My brain had started to put together what happened. Somehow, I packed too much power into the last spell, and drained too deeply from my own reserves. It was usually impossible to do this under normal circumstances… like, you could overextend a muscle, but it would be hard for most people to try to reach something across the room and have their arm fall off as a result.
For a certain level of overreach, the thing you’re trying just becomes impossible.
There were a few cases where it did become possible to draw too deeply from the well of power within a wizard. Menstruation was one of them, but I had a potion that took care of that and a whole suite of related problems. Evidently using my wand as a conduit could trigger the same problem, if I set the spell up and then shoved the power through it… it was too good a conductor. Add to that the little power drain problem I’d noticed, and multiply that by the number of individual sparks…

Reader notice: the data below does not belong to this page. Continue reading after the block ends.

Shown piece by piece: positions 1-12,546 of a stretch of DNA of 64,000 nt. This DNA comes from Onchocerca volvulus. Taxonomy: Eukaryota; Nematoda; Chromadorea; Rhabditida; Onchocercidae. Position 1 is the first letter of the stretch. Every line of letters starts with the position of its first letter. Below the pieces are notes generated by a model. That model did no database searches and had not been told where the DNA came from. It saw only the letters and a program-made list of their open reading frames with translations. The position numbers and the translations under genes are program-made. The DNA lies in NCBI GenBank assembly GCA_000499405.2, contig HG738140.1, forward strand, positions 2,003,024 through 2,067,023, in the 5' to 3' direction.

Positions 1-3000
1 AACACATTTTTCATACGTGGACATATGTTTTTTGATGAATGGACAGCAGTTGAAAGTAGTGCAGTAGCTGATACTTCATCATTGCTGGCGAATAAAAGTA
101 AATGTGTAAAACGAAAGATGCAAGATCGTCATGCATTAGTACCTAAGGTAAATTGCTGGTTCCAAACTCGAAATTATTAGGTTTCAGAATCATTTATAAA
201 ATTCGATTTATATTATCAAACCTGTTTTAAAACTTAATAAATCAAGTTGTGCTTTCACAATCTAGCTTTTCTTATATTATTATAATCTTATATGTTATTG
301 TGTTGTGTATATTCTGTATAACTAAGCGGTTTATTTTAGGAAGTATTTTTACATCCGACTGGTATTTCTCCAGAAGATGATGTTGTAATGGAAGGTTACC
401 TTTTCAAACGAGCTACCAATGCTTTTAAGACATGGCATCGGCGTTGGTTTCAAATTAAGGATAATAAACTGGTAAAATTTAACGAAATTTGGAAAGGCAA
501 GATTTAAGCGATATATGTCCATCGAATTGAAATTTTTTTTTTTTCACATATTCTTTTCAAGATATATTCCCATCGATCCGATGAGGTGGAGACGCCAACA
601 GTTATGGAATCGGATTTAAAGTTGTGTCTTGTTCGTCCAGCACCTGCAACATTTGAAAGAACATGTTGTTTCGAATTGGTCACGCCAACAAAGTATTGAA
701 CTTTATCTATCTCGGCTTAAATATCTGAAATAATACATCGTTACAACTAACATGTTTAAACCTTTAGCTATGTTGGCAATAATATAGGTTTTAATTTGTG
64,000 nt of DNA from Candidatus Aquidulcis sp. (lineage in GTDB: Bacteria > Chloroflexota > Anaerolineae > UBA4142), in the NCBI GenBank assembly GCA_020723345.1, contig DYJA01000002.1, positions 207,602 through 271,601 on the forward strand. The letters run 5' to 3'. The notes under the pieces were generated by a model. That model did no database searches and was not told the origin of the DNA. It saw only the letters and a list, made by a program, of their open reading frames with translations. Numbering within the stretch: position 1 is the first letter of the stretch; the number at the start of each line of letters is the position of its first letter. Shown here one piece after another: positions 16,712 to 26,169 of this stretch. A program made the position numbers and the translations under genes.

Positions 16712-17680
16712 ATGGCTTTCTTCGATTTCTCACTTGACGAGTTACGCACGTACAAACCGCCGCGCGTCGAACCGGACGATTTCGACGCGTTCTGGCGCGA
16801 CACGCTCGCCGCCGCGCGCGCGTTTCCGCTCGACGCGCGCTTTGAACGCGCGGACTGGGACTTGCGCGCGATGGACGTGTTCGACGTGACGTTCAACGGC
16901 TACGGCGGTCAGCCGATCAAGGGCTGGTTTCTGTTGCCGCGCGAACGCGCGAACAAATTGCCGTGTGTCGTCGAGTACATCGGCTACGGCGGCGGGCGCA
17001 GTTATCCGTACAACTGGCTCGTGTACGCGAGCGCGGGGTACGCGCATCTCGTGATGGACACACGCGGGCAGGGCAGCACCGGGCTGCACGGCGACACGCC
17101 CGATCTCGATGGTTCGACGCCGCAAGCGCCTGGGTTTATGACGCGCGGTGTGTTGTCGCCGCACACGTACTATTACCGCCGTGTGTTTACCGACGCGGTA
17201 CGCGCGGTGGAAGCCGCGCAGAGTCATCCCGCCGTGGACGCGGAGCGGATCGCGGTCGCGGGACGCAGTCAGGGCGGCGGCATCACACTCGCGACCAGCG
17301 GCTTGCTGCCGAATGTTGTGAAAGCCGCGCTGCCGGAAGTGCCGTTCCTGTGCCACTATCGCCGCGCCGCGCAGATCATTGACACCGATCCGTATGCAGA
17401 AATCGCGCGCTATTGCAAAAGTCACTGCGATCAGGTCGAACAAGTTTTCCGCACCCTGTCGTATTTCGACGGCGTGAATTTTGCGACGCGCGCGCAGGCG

Oh, shit… my wand.
“Is my wand okay?” I asked.
Glory stared at me, and then let out a short, less melodious than usual laugh.
“Is your wand okay?”
“Yeah, I mean… I didn’t drop it and break it, did I? Or land on it? Or anything?”
“Mackenzie Blaise, I can buy you another wand,” she said.
“But I made that wand!” I said, with rising panic. “You don’t understand, it’s the best thing I’ve ever done… it’s practically an extension of me. Eventually, it really will be… or it would have…”
“Your wand is fine!” Glory said. “Are you okay?”
“I’m fine,” I said. “I might be a little screwed in class the next few days, but I might have enough powerstones to fake my way through it.”
“What even happened?”